VerfasserEric Beckett
Amt des AutorenSir

By Sir Eric Beckett, K.C.M.G., K.C.

Legal Adviser to the Foreign Office

The publication in the English language of a " Manual of German Law" is an event which invites enquiries as to how it comes about. It is in fact one of various small beneficial things which have resulted from the great calamity of the second World War. As a result of this calamity an area of some 40,000 square miles in Germany containing 25 million people, has been now for four years a British Zone administered under a British Military Governor appointed by the Government of the United Kingdom and responsible to it, as part of the arrangement made by the Allies for the government of Germany as a whole. The statement issued by the Governments of the U.K., the U.S.A., and the U.S.S.R., and the Provisional Government of France on 5th June, 1945, provided that Germany would be divided into four zones, one to be allotted to each Power. The North-Western Zone was allotted to the United Kingdom. As a result, the Control Commission for Germany under the British Military Governor had to contain a Legal Division consisting at various times of between 150 and 250 lawyers. The British Zone of Germany remains subject to German law purified by the repeal of objectionable Nazi legislation and amended to meet the circumstances of the case by Military Government legislation or by German legislation. Consequently, it was necessary for the lawyers in the Legal Division to acquaint themselves with German law, and, as Dr. Cohn explains in his preface, the primary object of this Manual is to provide in the most convenient form a background knowledge of German law for these legal officers. But the Manual will serve many useful purposes besides that for which it was primarily produced. The late Sir Maurice Amos's work in English called " An Introduction to French Law " has been acclaimed as an invaluable work and the wish has often been expressed that similar volumes in English relating to other systems of law should be produced. Here is an elementary explanation of German law in English, written in a form to make it most intelligible to English lawyers, and it is, therefore, offered to the English legal profession as a whole.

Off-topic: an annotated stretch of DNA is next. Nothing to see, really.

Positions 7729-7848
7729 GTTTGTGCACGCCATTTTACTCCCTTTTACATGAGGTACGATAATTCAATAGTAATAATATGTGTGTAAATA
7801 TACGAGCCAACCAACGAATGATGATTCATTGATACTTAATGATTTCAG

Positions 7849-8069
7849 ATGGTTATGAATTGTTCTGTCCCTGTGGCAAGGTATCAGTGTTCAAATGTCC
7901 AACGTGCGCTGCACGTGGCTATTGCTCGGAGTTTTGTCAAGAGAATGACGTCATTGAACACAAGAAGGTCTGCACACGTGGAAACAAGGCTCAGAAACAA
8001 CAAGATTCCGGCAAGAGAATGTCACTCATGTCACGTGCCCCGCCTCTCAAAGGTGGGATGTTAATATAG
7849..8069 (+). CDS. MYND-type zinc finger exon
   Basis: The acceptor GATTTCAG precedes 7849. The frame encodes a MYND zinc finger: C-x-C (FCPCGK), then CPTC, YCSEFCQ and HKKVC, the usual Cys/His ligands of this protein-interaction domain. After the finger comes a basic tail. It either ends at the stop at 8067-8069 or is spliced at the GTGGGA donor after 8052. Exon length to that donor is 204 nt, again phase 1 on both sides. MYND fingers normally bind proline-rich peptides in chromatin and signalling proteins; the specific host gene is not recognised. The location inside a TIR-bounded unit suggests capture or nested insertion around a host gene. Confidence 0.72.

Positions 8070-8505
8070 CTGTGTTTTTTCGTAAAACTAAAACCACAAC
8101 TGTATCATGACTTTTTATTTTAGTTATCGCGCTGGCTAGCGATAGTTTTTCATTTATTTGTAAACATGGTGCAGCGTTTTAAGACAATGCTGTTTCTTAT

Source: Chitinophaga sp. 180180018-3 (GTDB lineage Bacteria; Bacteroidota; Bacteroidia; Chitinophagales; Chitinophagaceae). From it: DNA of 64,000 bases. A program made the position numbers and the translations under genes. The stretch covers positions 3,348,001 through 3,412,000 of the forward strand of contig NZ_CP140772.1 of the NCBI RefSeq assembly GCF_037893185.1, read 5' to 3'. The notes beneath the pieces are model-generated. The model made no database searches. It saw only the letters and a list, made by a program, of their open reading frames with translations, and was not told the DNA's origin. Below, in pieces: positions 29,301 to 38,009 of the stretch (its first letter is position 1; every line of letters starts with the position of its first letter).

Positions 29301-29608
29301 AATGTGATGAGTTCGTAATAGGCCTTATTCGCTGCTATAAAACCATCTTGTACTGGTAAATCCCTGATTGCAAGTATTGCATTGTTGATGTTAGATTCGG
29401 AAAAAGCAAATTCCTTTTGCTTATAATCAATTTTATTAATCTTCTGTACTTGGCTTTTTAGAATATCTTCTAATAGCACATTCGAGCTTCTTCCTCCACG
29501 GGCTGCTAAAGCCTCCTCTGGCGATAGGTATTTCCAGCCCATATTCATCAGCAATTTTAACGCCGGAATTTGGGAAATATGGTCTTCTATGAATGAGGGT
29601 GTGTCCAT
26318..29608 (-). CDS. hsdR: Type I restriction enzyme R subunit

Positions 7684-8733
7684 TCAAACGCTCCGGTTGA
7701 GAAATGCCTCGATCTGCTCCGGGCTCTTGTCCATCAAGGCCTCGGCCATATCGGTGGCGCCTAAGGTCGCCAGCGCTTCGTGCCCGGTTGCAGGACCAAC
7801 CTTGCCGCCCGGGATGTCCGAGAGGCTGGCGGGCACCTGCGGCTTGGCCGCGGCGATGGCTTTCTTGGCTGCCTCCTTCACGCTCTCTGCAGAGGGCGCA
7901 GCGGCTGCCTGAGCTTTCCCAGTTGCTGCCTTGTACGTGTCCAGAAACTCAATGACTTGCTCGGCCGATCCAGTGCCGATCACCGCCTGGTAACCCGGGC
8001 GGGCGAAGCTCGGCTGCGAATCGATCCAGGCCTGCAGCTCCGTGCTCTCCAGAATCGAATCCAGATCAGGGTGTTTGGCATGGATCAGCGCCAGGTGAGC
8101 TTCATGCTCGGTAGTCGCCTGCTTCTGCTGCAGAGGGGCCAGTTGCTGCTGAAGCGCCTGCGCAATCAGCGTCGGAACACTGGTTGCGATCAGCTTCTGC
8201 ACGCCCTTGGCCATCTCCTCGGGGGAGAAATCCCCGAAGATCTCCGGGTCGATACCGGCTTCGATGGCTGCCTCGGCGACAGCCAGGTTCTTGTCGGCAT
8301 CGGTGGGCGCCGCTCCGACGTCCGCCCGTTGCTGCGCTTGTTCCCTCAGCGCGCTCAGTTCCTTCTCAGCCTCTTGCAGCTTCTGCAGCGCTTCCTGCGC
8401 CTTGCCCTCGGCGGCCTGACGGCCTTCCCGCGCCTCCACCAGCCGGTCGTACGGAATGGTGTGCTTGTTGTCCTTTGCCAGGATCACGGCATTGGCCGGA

A work like that of Sir Maurice Amos or the present work is obviously useful to lawyers in England in the following ways. In the first place, to the English practitioner, who has a case involving German law. He will, of course, obtain the expert evidence of a German...

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